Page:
Tuesday, December 23, 2008

The Number Warrior and the Mysterious Minds of Students!

Jason over at Number Warrior, an excellent blog for math teachers, has a short but fascinating post on trying to analyze why students make careless errors when it comes to negative fractional exponents.

I hope he doesn't mind if I repeat my comment over here - I think it raises some important issues for all of us who are trying to help students overcome these apparently 'careless' errors. I also recommend you visit his blog - fascinating stuff...

Jason's post:

So why would a student incorrectly evaluate 16^{-\frac{1}{2}} to be -4 but manage to correctly get on the very next problem that 5^{\frac{1}{4}}\cdot5^{-\frac{9}{4}} is \frac{1}{25}?

I believe this is a case that the knowledge of negative exponents was stored somewhere back there, but because the first problem looked “easy” my students just went for the impulse answer. (Nearly everyone — even students who scored very high overall — got it wrong.) I wonder how I can get students to reach back there more often, because neither gentle admonishments nor fierce reminders seem to work.

My response:

We can speculate about why students make errors, but I’ve learned there are usually several reasons. I found it helpful to simply ask them to explain how they got that result (if they can!).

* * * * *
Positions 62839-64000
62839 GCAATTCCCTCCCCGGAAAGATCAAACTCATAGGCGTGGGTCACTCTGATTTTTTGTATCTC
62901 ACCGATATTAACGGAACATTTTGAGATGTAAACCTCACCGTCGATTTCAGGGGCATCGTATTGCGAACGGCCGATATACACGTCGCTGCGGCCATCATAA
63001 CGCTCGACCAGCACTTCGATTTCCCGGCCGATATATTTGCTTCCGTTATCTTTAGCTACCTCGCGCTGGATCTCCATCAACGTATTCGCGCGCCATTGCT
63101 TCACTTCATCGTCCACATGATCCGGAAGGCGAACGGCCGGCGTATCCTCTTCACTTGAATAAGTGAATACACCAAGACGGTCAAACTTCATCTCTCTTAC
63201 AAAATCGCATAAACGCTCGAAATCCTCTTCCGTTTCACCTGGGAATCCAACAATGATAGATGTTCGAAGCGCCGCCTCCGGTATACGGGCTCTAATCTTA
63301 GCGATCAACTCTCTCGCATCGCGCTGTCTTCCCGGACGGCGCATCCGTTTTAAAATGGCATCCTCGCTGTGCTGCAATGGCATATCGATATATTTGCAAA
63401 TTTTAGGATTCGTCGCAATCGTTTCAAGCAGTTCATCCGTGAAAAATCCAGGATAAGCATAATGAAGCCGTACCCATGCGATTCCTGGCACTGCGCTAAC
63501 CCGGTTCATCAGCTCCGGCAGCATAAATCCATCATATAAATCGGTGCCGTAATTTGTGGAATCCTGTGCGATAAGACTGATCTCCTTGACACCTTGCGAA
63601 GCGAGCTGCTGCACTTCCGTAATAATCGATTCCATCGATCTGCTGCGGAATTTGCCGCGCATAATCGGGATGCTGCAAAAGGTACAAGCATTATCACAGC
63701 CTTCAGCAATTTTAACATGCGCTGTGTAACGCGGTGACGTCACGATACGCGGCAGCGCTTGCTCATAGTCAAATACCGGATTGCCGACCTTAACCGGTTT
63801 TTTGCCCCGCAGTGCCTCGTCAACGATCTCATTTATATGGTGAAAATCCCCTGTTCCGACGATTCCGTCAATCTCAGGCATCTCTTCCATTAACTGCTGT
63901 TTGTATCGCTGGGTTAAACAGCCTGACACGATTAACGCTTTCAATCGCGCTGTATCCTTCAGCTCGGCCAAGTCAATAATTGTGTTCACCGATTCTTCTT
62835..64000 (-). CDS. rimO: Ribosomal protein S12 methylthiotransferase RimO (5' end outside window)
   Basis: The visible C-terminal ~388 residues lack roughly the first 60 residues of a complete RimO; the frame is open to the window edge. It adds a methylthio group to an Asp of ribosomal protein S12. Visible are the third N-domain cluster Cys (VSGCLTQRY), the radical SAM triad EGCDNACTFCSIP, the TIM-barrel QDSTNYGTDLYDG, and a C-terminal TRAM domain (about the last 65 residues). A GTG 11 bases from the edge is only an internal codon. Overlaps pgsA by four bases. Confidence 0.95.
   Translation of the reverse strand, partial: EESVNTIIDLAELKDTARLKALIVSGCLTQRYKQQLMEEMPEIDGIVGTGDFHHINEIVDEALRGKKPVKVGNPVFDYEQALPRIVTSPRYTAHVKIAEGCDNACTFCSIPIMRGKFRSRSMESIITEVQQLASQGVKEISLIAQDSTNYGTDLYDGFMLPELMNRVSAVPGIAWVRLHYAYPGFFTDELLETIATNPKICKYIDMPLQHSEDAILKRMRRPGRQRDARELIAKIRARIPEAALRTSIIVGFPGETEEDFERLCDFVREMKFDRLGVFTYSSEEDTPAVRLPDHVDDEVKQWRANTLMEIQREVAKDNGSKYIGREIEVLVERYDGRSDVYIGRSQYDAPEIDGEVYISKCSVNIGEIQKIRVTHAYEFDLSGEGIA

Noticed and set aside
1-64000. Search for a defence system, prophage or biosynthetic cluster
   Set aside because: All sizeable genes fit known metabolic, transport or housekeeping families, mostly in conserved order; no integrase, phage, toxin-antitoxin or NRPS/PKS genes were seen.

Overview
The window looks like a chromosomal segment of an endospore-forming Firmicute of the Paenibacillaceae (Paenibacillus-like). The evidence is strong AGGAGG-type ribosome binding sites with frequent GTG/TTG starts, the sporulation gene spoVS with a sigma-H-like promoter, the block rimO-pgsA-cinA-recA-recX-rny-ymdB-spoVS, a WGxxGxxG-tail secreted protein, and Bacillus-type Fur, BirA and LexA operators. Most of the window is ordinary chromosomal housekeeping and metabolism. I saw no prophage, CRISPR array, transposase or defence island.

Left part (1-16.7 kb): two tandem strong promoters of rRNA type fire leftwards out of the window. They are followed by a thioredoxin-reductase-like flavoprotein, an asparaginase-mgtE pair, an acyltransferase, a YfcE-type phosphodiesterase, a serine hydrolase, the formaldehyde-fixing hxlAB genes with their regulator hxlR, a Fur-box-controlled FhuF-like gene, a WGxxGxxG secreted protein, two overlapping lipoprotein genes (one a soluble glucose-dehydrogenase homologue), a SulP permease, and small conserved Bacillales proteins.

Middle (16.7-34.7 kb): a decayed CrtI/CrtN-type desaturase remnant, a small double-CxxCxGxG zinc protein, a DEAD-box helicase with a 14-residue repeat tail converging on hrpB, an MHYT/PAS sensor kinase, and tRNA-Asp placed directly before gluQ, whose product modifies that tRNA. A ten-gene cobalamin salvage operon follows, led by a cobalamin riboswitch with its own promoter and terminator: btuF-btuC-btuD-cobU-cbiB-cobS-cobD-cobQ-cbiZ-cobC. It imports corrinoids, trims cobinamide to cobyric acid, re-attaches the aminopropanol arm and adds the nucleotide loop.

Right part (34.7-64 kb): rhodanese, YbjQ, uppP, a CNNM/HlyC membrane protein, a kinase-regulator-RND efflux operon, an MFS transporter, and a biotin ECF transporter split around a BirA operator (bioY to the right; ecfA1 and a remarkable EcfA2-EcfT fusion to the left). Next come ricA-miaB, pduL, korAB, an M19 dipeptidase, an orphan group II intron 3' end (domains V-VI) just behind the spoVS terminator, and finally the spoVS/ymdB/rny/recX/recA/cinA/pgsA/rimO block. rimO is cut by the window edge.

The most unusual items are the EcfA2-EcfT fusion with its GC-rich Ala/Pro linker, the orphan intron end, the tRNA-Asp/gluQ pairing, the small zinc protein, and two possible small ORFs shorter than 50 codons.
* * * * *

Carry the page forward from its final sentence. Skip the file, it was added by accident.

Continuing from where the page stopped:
Some thoughts:
Your 2nd example procedurally involved fractional exponents, but ended up raising the base to a negative integer, not a negative fraction. This is a minor distinction, one extra step, but you never know. Also, I found it helpful to encourage them to write the extra step or two rather than do it mentally. Thus, 16^(-1/2) = 1/(16^(1/2)) might help. in other words, when they have to cope with both the negative and the fraction, make them always do the negative first. Some individuals are simply not detail-oriented and have trouble with precise procedures. I believe left-brained people have fewer of these issues because they are wired to do step-by-step procedures!

Finally, although none will admit to this, some youngsters know how to study for a math test and some simply don’t practice sufficiently. The “I think I know the material” students who didn’t review enough usually get burned on these procedural problems that have that one extra step. Ok, I’m probably over-analyzing all of this - it’s just a darn common error! Happy Holidays!
Dave Marain

My gut feeling is that these kinds of issues which math teachers have to confront daily, beg for considerable dialog. I know I benefited from asking more experienced teachers for advice when so many of my students struggled with certain types of questions. Asking students themselves to analyze their own errors is rarely a waste of time in my opinion. We always want to encourage self-reflection and it's usually good practice to have students correct their errors after receiving their tests back. And, of course, this kind of dialog also serves as a window into their 'mysterious' minds!